How Hearing Works

How Hearing Works

The outer ear – the ear you can see – referred to as the pinna or auricle is connected by its ear canal to the middle ear. The eardrum or tympanic membrane separates the outer and middle ears.

Binaural Hearing - how hearing works

The middle ear contains the three ossicles which are tiny connected bones: the malleus, incus & stapes (referred to as the hammer, anvil & stirrup because of their respective shapes)

The inner ear’s entrance is an oval window and the footplate of the stapes bone covers this opening. Also known as the cochlea, the inner ear is lined with cilia, microscopic hairs and filled with fluid. The inner ear is the actual hearing organ of the body.


The outer ear’s primary purpose is to collect and carry sounds in the form of waves or vibrations to the middle ear. The impact of sound waves traveling through the outer ear canal and striking the eardrum creates vibrations thereby converting the sound waves into mechanical energy.

This energy pulsates into the middle ear where the malleus, incus, and stapes move because of the rhythm of the eardrum. Movement of the smallest bone, the stapes, causes the oval window separating the middle ear from the inner ear to vibrate in turn. When the oval window vibrates, fluid in the inner ear transmits the vibrations into the inner ear.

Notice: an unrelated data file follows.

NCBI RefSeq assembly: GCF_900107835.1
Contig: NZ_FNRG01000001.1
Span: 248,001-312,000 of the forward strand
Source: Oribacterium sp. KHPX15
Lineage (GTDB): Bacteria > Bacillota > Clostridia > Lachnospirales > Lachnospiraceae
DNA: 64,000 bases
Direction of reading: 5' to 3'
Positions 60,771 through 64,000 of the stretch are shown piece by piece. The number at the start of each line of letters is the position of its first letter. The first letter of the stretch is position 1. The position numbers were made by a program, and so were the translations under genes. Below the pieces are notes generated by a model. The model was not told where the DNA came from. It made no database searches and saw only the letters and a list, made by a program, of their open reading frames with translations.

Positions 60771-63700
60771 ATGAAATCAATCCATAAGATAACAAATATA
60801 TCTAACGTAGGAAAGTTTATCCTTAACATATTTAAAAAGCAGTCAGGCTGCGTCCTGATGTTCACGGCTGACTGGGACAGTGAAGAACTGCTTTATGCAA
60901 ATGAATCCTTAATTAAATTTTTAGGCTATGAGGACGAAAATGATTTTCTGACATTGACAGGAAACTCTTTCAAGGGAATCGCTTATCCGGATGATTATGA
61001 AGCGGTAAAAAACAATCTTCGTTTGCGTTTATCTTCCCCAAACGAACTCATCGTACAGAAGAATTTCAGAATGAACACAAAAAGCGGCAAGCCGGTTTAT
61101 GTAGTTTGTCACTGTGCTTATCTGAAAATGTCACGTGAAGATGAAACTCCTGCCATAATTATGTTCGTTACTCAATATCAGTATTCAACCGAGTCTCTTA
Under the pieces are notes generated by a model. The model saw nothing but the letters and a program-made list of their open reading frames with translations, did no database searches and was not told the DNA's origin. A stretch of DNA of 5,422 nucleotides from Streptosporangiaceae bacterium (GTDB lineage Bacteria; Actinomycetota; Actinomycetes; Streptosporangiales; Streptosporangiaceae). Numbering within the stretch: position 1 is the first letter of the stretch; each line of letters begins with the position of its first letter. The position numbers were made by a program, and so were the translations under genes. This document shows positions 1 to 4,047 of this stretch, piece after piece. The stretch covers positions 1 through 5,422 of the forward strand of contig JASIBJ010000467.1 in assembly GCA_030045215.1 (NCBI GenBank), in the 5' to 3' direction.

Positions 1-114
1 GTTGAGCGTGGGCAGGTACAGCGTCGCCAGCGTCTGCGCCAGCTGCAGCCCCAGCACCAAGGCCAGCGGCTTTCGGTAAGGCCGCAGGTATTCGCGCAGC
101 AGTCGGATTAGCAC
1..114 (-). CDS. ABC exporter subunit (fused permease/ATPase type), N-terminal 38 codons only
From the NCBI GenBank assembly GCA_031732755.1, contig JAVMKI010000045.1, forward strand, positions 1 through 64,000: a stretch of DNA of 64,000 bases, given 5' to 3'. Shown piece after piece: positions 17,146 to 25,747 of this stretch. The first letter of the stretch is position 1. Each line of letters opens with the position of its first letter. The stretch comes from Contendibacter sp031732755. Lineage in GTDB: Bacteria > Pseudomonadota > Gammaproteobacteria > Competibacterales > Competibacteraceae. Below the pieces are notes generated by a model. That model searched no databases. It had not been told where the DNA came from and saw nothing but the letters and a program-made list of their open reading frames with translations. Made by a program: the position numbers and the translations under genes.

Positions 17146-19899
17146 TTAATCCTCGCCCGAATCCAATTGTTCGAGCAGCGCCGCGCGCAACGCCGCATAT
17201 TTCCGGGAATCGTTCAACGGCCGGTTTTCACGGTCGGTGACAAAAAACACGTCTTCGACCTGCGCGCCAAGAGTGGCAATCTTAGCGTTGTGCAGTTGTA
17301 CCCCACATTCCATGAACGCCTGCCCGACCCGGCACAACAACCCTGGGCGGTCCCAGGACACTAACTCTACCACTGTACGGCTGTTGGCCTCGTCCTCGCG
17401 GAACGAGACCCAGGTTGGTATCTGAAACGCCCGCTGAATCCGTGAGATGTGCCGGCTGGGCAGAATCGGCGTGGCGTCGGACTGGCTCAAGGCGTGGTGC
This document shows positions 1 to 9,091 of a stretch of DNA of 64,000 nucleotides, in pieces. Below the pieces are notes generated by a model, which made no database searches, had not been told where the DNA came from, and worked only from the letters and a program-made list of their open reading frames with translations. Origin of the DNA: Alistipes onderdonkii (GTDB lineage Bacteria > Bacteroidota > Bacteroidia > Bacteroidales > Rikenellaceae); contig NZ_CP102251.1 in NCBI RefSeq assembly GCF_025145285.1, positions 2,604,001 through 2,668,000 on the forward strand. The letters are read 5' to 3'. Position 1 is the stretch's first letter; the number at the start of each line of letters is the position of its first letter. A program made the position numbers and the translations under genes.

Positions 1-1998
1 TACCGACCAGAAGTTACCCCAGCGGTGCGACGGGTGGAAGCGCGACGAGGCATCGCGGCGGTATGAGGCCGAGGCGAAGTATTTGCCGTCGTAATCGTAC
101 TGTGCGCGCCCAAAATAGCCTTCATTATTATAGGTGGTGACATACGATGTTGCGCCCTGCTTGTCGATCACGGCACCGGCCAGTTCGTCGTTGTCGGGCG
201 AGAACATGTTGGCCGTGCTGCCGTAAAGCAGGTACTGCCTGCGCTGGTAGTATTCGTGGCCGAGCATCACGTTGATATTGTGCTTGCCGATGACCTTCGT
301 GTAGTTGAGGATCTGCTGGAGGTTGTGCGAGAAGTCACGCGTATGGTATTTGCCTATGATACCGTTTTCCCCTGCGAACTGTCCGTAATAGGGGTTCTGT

Vibrating sound waves entering the inner ear cause ripples in the fluid, bending the cilia. The movement sets off nerve impulses that are passed through the auditory nerve to the hearing center of the brain. This center translates these impulses into what the brain recognizes as sound, which is how we hear.

Auditory Transduction

Watch and learn about the inside of the ear and how it’s mapped. The video also demonstrates what happens when frequency ranges hit different parts of the inner ear.

This video also describes how the sound waves travel through each portion of the ear and how hair cells translate the vibrations they induce into nerve impulses.